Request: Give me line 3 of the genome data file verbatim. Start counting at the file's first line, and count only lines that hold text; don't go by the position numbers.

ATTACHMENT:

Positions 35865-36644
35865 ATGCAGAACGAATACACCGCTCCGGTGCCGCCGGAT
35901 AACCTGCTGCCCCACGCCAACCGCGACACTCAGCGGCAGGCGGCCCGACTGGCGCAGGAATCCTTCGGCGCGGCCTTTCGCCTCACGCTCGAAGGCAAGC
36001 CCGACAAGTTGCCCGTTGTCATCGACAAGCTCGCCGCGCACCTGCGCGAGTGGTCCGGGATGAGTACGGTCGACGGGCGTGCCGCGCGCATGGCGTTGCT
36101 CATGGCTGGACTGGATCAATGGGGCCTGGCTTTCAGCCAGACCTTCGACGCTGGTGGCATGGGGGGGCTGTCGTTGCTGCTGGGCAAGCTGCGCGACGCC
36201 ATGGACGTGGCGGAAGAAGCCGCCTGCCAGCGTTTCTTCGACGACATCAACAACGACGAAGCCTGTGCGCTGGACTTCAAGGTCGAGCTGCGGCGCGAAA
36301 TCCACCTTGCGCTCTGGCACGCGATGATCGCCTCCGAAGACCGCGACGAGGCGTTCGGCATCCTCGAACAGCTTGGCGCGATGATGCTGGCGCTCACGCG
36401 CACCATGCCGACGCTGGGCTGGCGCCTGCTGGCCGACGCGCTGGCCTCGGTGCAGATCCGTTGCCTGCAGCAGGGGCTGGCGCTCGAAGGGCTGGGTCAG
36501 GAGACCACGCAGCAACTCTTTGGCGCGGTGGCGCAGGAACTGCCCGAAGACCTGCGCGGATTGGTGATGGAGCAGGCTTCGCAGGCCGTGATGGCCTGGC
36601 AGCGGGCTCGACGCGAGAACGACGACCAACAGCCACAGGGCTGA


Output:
35901 AACCTGCTGCCCCACGCCAACCGCGACACTCAGCGGCAGGCGGCCCGACTGGCGCAGGAATCCTTCGGCGCGGCCTTTCGCCTCACGCTCGAAGGCAAGC